A solicitor or conveyancer deals with the legal transfer of property between buyers and sellers. Your conveyancer should be instructed as soon as you decide to sell your property. The cost of conveyancing fees will depend on the value of your home. Search online or ask your estate agent to help you get a few quotes.
Estate agency fees
Before you instruct an agent, it is a good idea to do your research. Compare agency fees and ask your potential choice of agents about the fees involved with selling your home. On average, you should expect to pay between 1% and 2.5% + VAT of the final selling price of your property.
Energy Performance Certificates (EPC) or Home Reports
In England, Wales and Northern Ireland, before you can market your property, you must have an EPC, which contains information about the energy-efficiency of the home and the typical energy costs.
In Scotland, sellers are required to have a Home Report, which contains a property questionnaire, a single survey and valuation, and an energy report. Your solicitor or estate agent will arrange for a chartered surveyor to complete a home report for you.
Find out how to get an EPC here.
Don’t forget to factor in the cost of moving. Get a few quotes from removal services online and check out their Covid-19 safety policies to see if this will affect your move. For longer distance house moves, expect the price for removal services to be higher.
Putting your property on the market
After instructing an estate agent, they will usually visit the property to take measurements, information about the property and photos and videos for marketing material. The ways an agent may market your property include:
● ‘For Sale’ boards
● The agent’s buyer’s database of people looking for homes like yours
● Social media
● Listing the property in local, national or international publications
● Listing the property on online portals, such as Rightmove
● An open house (if there are no restrictions)
● Sending an interesting story about the property to a journalist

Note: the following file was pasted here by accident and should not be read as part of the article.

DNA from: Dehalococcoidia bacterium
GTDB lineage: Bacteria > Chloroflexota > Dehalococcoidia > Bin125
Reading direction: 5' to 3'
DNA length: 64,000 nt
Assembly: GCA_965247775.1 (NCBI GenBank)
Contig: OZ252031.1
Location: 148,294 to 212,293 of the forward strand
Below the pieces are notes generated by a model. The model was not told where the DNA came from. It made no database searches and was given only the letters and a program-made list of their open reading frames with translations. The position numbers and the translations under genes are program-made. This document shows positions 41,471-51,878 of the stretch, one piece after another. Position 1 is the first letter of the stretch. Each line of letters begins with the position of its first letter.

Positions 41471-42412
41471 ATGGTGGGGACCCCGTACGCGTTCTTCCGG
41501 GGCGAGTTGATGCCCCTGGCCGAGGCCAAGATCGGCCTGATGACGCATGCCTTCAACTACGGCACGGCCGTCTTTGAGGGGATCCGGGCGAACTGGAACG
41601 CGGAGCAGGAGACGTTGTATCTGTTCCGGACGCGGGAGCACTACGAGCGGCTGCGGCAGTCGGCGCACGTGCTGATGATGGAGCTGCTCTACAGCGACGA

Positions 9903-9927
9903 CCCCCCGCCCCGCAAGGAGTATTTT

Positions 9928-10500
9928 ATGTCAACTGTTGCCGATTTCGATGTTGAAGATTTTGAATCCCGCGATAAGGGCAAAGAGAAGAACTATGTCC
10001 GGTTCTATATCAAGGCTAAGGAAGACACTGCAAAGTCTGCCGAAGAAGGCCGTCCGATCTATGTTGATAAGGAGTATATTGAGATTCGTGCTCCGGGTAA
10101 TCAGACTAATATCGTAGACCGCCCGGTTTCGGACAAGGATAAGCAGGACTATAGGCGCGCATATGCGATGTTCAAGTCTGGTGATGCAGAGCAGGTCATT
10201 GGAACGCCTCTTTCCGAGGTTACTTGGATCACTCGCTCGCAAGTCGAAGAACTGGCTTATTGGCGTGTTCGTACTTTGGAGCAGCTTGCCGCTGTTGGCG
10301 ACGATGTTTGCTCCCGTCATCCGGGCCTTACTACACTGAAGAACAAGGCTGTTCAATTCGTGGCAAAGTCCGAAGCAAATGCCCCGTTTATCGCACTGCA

● Network organisations, such as The Guild, who feature properties on touch screens in Park Lane, London and in quality printed magazines
Read more in our guide to marketing your property.
In cases where there are restrictions due to COVID-19, there are some limitations to what an estate agent can do, however, properties can be brought to the market remotely using just your smartphone and virtual tools with The Guild.
Remember: The reduction on Stamp Duty Land Tax is due to end on 31 March 2021, so now is a good time to get your home on the market if you are looking to make the most of the Stamp Duty holiday when you buy your next property.
By the time you are ready for viewings, you have already prepared your home for sale by cleaning, decluttering and making repairs. Make sure the house is clean and tidy – dirty clothes on the floor will likely be a distraction from your lovely home.
Due to the pandemic, there may be local restrictions that eliminate the possibility of physical viewings. Fortunately, Guild Members have access to Virtual Viewing Tools to allow viewings to take place digitally, reducing the need for face-to-face visits. Ask your estate agent if your local area has any restrictions.
If physical viewings are taking place, in most cases the estate agent will show prospective buyers around. The estate agent is usually best for conducting viewings as they can be professional, objective and answer any questions about the house or buying process. It is best to be out of the way for these viewings, to not be a distraction or put-off house hunters.
Virtual viewings have a host of benefits such as saving time, reducing the need for house visits and allowing an unlimited number of people to view your property as many times as they like.
If you are doing the viewing, whether it is physical or virtual, find out how to present your property virtually here and discover more home staging tips for your virtual viewing here.
Accepting an offer
When considering an offer, there is more than just the amount offered to think about. The buyer’s position may have an impact on your decision to accept an offer.
Make sure to take some time to think how the offer will affect the selling process before accepting it. Here are a few things to think about when considering an offer:
● What is the buyer’s financial position, and will this affect the timescale of the selling process?
● Is the buyer in a chain or are they a cash buyer who can pay immediately?
● Do you need to sell the house quickly?
● Are you willing to wait for a higher offer?